Third Person, which stars Liam Neeson, Olivia Wilde, Adrien Brody and Mila Kunis, among others, is yet another attempt by writer-director Haggis to subvert the expectations of the people who come to see his films.
Having never seen the stage version of the jukebox musical on which it was based (in its 10th year on Broadway), I still felt that I was getting a representative feel for that show, as filtered through Eastwood's flinty consciousness. But that doesn't make it a good movie.
Writer/director Paul Haggis sat before us at the Beaune International Thriller Festival, casually dressed in black, and explained with ease his view that confronting one's soul is a part of the writing process.
All we know for sure is that a plane went down with no warning or communication from the crew. That the crash did not happen during takeoff or landing -- the phases of flight when most accident occur -- somewhat limits the possibilities, but numerous possibilities remain.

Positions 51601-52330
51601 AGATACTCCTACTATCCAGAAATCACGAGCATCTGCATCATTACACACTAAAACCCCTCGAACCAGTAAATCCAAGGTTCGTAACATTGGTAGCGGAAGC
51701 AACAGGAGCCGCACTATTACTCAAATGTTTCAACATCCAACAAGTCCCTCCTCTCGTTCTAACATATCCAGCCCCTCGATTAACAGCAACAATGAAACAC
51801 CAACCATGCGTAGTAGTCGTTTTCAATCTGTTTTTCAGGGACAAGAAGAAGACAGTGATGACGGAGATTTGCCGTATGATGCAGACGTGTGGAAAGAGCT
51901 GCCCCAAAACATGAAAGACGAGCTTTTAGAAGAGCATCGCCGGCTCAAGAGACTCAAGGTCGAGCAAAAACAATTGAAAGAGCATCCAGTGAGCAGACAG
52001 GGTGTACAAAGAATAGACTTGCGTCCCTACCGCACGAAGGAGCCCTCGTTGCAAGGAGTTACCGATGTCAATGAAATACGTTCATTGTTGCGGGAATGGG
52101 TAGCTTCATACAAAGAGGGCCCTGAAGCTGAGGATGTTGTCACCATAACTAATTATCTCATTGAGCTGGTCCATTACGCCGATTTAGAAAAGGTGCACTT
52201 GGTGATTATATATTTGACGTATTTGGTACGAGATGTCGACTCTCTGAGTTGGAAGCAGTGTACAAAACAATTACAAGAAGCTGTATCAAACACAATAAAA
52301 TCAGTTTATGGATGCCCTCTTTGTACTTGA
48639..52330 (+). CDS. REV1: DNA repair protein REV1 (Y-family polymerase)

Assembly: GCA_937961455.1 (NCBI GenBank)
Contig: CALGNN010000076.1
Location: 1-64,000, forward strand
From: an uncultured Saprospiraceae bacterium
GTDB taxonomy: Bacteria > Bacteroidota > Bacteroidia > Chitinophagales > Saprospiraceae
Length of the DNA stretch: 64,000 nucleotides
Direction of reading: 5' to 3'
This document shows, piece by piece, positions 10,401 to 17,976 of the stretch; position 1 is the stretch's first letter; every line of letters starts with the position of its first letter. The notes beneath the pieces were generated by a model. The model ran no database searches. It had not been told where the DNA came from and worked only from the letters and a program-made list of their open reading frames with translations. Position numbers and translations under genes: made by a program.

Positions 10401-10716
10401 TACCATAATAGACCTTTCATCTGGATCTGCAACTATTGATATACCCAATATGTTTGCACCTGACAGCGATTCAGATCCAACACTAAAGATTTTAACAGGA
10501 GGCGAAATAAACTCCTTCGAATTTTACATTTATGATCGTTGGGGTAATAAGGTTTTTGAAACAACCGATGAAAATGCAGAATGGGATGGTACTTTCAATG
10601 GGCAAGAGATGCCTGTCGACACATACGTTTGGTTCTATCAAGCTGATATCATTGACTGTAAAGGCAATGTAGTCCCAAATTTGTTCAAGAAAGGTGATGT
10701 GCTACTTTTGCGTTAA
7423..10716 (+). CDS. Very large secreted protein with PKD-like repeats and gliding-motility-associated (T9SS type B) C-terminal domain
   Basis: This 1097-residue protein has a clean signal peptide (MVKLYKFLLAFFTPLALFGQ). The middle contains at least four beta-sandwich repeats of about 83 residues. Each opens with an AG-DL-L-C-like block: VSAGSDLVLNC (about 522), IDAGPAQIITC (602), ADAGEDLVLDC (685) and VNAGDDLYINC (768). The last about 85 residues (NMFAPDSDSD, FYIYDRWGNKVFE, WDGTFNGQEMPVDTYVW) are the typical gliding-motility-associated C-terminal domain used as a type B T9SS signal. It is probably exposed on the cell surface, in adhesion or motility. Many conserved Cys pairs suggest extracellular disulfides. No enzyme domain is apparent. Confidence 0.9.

Secrets and lies carried the day in most of the five films I saw Monday at the Toronto International Film Festival. But then, aren't the most interesting movies built around them? It's so obvious that Mike Leigh used the idea as the title of one of his finest efforts.
Parents are realizing that just keeping their children safe in a crash isn't the end-all, be-all of car seats. We also need to think about the long-term implications of exposing our kids to the toxic chemicals the seats can be made with.